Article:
At the hearing before the Commission, the respondent was allowed to present the testimony of two medical experts, over the objection of the claimant that the Commission was only empowered to hear "additional evidence" by statute and that, since the respondent had put forth no evidence below, it was precluded from presenting evidence before the Commission. After the hearing, the Commission set aside the arbitrator's award in favor of the petitioner. The Commission's decision was confirmed by the circuit court.
The problem of statutory construction raised by the appellant involves section 19(e) of the Workmen's Compensation Act (Ill. Rev. Stat. 1971, ch. 48, par. 138.19(e)). The pertinent language is:
"(e) If a petition for review and agreed statement of facts or transcript of evidence is filed, as provided herein, the Commission shall promptly review the decision of the Arbitrator or committee of arbitration and all questions of law or fact which appear from the statement of facts or transcript of evidence and such additional evidence as the parties may submit. * * *
If a reporter does not for any reason furnish a transcript of the proceedings before the Arbitrator in any case for use on a hearing for review before the Commission, within the limitations of time as fixed in this Section, the Commission may, in its discretion, order a trial de novo before the Commission in such case upon application of either party." (Emphasis ours.)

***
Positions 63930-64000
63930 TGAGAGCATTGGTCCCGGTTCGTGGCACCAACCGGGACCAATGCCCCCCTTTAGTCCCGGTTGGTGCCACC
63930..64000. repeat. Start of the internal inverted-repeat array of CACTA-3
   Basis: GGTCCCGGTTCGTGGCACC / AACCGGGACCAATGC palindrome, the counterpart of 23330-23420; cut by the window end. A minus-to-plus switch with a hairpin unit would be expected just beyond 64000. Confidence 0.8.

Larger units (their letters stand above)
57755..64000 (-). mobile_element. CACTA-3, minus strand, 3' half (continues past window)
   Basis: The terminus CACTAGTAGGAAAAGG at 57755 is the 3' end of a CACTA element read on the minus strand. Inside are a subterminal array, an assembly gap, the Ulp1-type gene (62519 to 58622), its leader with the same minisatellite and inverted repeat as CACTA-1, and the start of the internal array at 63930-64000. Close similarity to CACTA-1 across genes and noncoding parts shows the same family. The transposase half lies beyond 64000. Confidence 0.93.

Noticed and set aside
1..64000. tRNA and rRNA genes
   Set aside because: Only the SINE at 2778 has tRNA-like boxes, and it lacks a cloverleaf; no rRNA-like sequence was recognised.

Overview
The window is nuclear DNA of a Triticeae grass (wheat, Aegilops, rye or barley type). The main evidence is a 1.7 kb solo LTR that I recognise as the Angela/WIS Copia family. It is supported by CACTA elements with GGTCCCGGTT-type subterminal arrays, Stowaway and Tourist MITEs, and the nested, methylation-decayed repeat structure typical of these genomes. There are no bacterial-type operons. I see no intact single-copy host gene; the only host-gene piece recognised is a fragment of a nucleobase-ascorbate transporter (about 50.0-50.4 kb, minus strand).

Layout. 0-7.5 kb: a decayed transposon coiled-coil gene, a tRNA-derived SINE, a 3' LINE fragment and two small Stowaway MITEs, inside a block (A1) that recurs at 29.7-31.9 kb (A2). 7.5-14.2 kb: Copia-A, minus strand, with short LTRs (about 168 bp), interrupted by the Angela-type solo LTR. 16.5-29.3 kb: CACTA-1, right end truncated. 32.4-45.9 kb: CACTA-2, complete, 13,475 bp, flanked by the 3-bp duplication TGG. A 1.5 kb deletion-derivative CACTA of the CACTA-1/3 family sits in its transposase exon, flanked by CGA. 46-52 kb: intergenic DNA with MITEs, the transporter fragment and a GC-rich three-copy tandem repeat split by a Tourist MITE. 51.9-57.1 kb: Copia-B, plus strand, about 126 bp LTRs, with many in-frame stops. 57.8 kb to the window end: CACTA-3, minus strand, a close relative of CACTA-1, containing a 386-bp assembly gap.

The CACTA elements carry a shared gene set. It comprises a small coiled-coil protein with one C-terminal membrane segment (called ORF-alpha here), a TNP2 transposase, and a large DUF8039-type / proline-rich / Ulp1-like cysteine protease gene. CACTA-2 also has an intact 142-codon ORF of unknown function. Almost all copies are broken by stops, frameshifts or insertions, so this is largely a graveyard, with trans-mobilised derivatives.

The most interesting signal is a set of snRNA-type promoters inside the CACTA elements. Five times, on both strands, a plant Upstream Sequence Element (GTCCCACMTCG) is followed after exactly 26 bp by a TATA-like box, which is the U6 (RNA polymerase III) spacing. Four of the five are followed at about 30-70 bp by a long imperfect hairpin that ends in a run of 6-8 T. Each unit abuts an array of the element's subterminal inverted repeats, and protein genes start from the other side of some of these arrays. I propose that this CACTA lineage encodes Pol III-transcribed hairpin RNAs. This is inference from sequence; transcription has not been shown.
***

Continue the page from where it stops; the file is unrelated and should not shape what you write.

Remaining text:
We believe that the appellant is correct in her contention that, since there is a record before the Commission in this case, the proceedings before the Commission may not be a trial de novo. This court further defined proceedings before the Commission in Meade v. Industrial Com. (1971), 48 Ill.2d 215, 220-221, as follows:
"The jurisdiction of the Commission to review the evidence taken before the arbitrator and to consider any further evidence properly presented to it is original as opposed to appellate jurisdiction. Such a review is neither a trial de novo nor simply a review of the record, but is sui generis. The award of the arbitrator becomes final by its entry upon the records of the Commission if it is not contested. If it is contested before the Commission, the jurisdiction of the Commission to review is original jurisdiction."
Under the circumstances of this case, the jurisdiction of the Commission was not appellate but original, and we hold generally that whether or not the additional evidence should be heard by the Commission is a question within its sound discretion.